More evidence emerges of Comey leaks to media

James Comey may have misled senators on May 3, when he testified to the Senate Judiciary Committee that he had never been an anonymous source in news reports related to the Russia investigation.

By that time, he had already leaked several private conversations he had with President Trump to his friend Benjamin Wittes, editor-in-chief of the blog Lawfare and former editorial writer for the Washington Post.

Wittes wrote in a piece on May 18, only nine days after Comey was fired, that the former FBI director had shared those conversations “over the previous few months.” He wrote:

Comey never told me the details of the dinner meeting; I don’t think I even knew that there had been a meeting over dinner until I learned it from the Times story. But he did tell me in general terms that early on, Trump had ‘asked for loyalty’ and that Comey had promised him only honesty. He also told me that Trump was perceptibly uncomfortable with this answer.

Wittes also wrote that he had lunch with Comey on March 27, and that they discussed a phone call that Trump had made to him earlier in the day.

Wittes denied those conversations were leaks but were “just conversations between friends, the contents of which one friend is now disclosing.”

However, a leak is the release of unauthorized information, according to a definition by George Washington University professor and legal scholar Jonathan Turley. Incidentally, there is no condition that the information may be published or distributed via physical memo.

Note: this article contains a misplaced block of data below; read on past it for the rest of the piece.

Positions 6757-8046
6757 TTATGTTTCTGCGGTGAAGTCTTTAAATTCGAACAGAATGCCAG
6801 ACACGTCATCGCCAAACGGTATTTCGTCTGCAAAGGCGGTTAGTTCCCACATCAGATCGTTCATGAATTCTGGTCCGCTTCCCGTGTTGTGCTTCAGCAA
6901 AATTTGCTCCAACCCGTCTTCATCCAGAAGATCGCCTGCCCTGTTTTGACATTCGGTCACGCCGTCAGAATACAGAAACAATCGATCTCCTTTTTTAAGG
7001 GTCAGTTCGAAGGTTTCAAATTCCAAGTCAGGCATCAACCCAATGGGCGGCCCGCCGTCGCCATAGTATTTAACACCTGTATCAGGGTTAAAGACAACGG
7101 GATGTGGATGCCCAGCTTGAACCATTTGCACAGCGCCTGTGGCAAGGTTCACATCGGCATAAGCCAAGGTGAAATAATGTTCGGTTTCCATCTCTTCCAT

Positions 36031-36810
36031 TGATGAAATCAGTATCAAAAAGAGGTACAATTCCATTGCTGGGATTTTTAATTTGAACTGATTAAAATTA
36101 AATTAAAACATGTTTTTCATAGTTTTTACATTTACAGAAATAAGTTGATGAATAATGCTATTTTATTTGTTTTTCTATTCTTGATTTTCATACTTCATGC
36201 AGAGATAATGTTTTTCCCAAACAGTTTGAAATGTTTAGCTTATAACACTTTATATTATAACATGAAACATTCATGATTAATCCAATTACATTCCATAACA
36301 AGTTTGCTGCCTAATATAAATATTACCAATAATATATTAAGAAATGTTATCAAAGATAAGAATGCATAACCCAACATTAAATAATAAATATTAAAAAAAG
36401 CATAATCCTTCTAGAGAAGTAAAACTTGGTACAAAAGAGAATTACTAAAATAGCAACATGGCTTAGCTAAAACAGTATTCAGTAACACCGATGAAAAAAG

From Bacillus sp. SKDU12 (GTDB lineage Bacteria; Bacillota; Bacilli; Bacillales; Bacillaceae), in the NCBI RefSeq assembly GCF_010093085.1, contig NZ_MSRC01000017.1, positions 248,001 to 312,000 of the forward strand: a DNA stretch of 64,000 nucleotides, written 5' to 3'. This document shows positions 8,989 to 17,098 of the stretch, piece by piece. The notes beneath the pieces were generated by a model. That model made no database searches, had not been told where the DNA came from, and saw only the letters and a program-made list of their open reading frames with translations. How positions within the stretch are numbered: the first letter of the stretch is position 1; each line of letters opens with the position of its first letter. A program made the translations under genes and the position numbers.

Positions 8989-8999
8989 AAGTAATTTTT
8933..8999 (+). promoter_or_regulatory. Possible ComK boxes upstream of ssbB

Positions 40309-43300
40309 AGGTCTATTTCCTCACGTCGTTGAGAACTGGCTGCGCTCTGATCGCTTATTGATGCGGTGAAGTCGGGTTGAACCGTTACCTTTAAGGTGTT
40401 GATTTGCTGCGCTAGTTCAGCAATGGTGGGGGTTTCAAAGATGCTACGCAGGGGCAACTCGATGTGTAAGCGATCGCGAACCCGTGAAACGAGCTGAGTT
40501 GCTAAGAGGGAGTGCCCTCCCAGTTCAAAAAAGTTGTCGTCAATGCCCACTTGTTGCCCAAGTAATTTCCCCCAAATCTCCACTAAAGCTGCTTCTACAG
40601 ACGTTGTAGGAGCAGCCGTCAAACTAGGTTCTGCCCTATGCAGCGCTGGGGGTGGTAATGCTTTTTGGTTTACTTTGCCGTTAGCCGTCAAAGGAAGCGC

And Wittes is arguably a member of the news media. In January, Wittes published a piece on Comey in Lawfare, and he writes and publishes pieces regularly.

It would not have been unreasonable for Comey to think Wittes could publish a piece on their conversations in the future — which is exactly what happened.

Wittes not only wrote about the “loyalty” conversation with Trump in his May 18 blog post, titled: “What James Comey Told Me About Donald Trump,” he but he also wrote about contacting the New York Times as a source to share what Comey had told him. He also discussed contacting the New York Times in a Buzzfeed interivew.

The fact that Wittes did so only after Comey was fired does not change the fact that Comey shared his communications with Trump while he was still FBI director.

Comey’s leaking while still FBI director appears to have extended beyond Wittes.
There is much more.

I think this explains one of the reasons Comey and the FBI did such a lousy job of investigating leaks.  The head of it was a serious leaker.  Comey had a built-in conflict of interest in pushing those cases.  It also appears that he misled Congress when he was asked about the leaking.  Comey was not trustworthy when it came to his animosity toward President Trump.


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